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"Intrusion Detection", Rebecca Gurley Bace, 2000, 1-57870-185-6, U$50.00/C$74.95
%A Rebecca Gurley Bace
%C 201 W. 103rd Street, Indianapolis, IN 46290
%D 2000
%G 1-57870-185-6
%I Macmillan Computer Publishing (MCP)
%O U$50.00/C$74.95 800-858-7674 317-581-3743 http://www.mcp.com
%P 339 p.
%T "Intrusion Detection"

Bace's take on this topic (and title) provides a solid and comprehensive background for anyone pursuing the subject. Concentrating on a conceptual model the book is occasionally weak in regard to practical implementation, but more than makes up for this textual deficiency with a strong sense of historical background, developmental approaches, and references to specific implementations that the practitioner may research separately.

(Look, guys, can we give the reviewers a break here and work on *some* variation in the title?)

Chapter one presents a history of intrusion detection starting with system accounting, through audit systems, to the most recent research and experimental systems. The definitions and concepts focus from broad security theory to specific intrusion detection principles and variants in chapter two. Intrusion detection requires analysis of system and other information, and chapter three describes the sources for this data. Chapter four may be somewhat disappointing to security managers in that the discussion of analysis is academic and possibly weak in tone, even though real systems are used as illustrations. The review of possible responses, in chapter five, includes warnings against inappropriate overreactions. Vulnerability analysis, including a close look at controversial tools like COPS, SATAN, and ISS, is dealt with in chapter six.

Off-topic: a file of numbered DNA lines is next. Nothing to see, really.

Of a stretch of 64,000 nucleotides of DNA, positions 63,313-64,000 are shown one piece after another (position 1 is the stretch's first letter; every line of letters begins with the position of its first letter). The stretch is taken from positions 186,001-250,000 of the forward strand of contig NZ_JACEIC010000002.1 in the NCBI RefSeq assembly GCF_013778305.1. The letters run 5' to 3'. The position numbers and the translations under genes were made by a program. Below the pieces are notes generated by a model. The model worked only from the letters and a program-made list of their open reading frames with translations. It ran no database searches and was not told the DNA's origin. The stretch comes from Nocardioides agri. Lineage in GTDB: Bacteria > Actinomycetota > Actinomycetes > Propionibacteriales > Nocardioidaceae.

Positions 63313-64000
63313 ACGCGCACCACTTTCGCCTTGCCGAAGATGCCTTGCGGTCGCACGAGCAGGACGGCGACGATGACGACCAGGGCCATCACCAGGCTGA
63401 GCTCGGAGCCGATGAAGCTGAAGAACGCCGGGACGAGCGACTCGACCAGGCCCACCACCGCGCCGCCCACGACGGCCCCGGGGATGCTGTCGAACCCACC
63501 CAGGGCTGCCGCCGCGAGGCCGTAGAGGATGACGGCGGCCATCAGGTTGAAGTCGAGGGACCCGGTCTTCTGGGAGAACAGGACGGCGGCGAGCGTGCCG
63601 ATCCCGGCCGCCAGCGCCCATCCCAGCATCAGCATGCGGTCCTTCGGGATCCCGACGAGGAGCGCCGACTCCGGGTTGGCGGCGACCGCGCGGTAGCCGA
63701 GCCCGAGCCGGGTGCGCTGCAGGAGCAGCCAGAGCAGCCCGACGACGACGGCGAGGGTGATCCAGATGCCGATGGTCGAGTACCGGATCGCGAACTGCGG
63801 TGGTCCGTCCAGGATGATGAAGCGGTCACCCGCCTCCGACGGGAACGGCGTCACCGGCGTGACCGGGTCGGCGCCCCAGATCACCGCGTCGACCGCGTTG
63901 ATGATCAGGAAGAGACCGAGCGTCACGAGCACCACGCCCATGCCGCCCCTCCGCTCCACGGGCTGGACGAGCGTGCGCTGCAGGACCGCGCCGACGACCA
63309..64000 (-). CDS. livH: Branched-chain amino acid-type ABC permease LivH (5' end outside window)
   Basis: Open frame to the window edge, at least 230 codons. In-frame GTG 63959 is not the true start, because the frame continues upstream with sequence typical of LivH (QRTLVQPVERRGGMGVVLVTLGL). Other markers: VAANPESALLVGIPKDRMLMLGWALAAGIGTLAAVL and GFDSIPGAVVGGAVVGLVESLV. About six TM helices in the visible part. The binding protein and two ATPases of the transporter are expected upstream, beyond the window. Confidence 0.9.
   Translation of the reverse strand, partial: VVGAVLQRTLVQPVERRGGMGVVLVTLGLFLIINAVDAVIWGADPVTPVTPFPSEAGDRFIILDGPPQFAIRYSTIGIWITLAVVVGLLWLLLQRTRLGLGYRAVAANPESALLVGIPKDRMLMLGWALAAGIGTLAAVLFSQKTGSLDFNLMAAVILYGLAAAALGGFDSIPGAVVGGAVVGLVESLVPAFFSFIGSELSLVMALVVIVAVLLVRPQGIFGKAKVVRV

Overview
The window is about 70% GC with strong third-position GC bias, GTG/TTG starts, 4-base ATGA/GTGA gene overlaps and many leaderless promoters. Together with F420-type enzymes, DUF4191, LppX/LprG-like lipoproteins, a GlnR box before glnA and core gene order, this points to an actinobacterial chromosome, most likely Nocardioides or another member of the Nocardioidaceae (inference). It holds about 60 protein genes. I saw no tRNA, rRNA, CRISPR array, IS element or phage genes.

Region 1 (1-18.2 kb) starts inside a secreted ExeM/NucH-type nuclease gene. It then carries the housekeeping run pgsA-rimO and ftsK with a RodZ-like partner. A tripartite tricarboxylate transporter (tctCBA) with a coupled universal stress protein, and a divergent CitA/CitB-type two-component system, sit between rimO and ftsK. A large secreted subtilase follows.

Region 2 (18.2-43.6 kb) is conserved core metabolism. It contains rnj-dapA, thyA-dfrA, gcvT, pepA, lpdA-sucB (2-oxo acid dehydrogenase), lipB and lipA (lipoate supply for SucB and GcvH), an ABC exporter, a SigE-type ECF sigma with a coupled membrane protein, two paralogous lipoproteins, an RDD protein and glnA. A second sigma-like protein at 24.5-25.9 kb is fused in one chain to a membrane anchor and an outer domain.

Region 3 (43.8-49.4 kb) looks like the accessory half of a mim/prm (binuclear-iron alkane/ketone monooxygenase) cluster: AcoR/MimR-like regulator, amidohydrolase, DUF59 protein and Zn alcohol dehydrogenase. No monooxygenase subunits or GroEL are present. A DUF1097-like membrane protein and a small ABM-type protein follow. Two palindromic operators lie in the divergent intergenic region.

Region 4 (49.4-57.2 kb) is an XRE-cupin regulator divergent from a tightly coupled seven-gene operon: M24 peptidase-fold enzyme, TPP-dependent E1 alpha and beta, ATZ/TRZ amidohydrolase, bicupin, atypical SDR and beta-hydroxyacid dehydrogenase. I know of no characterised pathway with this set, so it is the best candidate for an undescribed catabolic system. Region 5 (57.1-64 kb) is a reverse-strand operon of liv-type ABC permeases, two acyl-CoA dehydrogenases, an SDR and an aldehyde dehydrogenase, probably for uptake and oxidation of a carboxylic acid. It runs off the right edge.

Chapter seven talks about technical issues that are still to be addressed. (The organization of this chapter is a bit loose, with some sections, such as those on reliability and analysis, seeming to overlap material.) Real world challenges are the topic of chapter eight, along with examples of attacks and intrusion detection system (IDS) design considerations. This section seems to reprise much of the content of the vulnerabilities chapter. Dealing with legal issues, evidence, and privacy in chapter nine it is nice to see some newer examples than the old "berferd" and "wiley hacker" standards. Chapter ten's review of intrusion detection systems, and actions to take if penetrated, addresses the informed user. Security administrators and strategists, at the executive level, are presented with everything from the need for security goals to globalization in chapter eleven. Designers get a few general guidelines in chapter twelve, along with comments from those who have been implementing exemplary systems. Chapter thirteen is a realistic look at future developments in attacks and defence.

Of the other "Intrusion Detection" books, Terry Escamilla's (cf. BKINTRDT.RVW) is simply not in the same league, being basically a promotional brochure. "Network Intrusion Detection," by Stephen Northcutt (cf. BKNTINDT.RVW), is likewise not as clever as it thinks it is. Edward G. Amoroso (cf. BKINTDET.RVW) is very close in both quality and usefulness, and possibly has the edge in practical terms, although his book is a bit narrower in focus. Bace provides a comprehensive overview and conceptual background that will ensure this text becomes a basic security reference.

copyright Robert M. Slade, 2000 BKNTRDET.RVW 20000202